Budget work at Alaska House delayed as COVID cases surge, caucuses differ on masks

State Rep. Louise Stutes, R-Kodiak, leaves the House floor after being sworn in on Jan. 19, 2021, in Juneau. On Wednesday, Stutes said she reinstituted a mask mandate on the House floor in order to minimize the spread of COVID-19. Twenty-six people who work in the Capitol are active cases. (Photo by Rashah McChesney/KTOO)

Twenty-six people who work in the Capitol have been reported as active cases of COVID-19, including four or five legislators, according to House Speaker Louise Stutes. 

Stutes, a Kodiak Republican, has imposed a requirement that House members wear masks during floor sessions. But three members — Republican Reps. Ben Carpenter of Niksiki, David Eastman of Wasilla and Christopher Kurka of Wasilla —  have refused to do that, and as a result, Stutes hasn’t allowed the House to hold a full session all week.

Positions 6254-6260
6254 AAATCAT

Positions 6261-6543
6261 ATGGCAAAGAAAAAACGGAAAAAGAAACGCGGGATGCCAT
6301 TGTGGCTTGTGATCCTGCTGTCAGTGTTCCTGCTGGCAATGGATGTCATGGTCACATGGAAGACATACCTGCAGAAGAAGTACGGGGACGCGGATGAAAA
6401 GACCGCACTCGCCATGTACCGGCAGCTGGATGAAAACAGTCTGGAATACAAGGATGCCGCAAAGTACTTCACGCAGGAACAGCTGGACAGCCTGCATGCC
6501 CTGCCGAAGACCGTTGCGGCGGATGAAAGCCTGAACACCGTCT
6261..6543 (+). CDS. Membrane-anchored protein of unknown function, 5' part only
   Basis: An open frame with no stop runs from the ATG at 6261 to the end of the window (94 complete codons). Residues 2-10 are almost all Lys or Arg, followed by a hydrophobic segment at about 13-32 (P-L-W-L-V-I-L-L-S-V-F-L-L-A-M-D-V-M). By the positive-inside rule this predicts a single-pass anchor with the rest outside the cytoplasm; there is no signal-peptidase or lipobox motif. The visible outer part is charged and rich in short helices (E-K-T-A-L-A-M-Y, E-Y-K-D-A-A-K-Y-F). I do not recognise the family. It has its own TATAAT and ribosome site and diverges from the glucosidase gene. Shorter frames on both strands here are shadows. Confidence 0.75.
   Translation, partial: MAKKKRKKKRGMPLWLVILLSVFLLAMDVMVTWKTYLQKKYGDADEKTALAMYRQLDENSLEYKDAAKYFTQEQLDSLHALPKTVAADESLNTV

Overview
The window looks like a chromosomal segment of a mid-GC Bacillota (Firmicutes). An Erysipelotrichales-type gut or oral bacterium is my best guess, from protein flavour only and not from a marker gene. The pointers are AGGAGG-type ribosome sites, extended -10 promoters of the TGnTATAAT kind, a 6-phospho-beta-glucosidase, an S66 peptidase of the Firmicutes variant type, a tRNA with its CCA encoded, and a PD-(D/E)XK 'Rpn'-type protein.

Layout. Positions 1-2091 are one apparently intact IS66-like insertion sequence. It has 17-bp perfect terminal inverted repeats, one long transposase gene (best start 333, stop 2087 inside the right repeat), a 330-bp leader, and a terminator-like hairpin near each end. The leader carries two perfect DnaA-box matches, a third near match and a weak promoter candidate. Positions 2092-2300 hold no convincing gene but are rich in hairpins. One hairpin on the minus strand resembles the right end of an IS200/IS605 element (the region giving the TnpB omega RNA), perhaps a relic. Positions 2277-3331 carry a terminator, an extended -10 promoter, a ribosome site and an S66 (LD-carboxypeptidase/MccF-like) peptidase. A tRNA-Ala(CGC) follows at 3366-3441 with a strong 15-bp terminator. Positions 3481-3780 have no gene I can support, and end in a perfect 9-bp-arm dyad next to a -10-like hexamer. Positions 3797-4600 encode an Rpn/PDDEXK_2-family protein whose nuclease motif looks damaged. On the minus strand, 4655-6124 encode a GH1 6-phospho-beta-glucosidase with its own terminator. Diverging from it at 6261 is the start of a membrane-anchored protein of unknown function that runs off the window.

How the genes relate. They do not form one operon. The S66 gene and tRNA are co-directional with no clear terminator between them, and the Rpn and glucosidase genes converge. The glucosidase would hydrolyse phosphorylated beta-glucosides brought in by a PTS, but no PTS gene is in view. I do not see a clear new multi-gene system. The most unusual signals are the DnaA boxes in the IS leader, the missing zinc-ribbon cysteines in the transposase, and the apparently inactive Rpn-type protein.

The Legislative Council has not re-introduced a mask requirement for the entire Capitol. On Feb. 23, the council dropped mask and testing requirements for those who work in the building. 

Stutes said she is doing what she can to minimize the spread of the virus.

“Masking may not be the end-all to everything,” she said. “But it certainly is helpful. It’s one of the many things you can do.”

Stutes said she had been clear when she dropped a mask requirement earlier this year that she would bring it back if there was a cluster of cases. 

“We’re stymied because a few people have determined that we’re violating their civil and personal rights by asking them to wear a mask,” she said. 

In a statement Tuesday, the Republican House minority caucus described canceling floor sessions as “a result of fear and virtue-signaling.” The caucus said it was present and ready to work. 

“We do not want the people’s business to be thwarted due to obvious delay tactics,” the statement said.

Stutes said she plans to resume work on the state budget on Monday, in the hope that the peak in cases would have crested by then. She said the House will meet each day as it finishes work on the budget. 

Andrew Kitchenman

State Government Reporter, Alaska Public Media & KTOO

State government plays an outsized role in the life of Alaskans. As the state continues to go through the painful process of deciding what its priorities are, I bring Alaskans to the scene of a government in transition.

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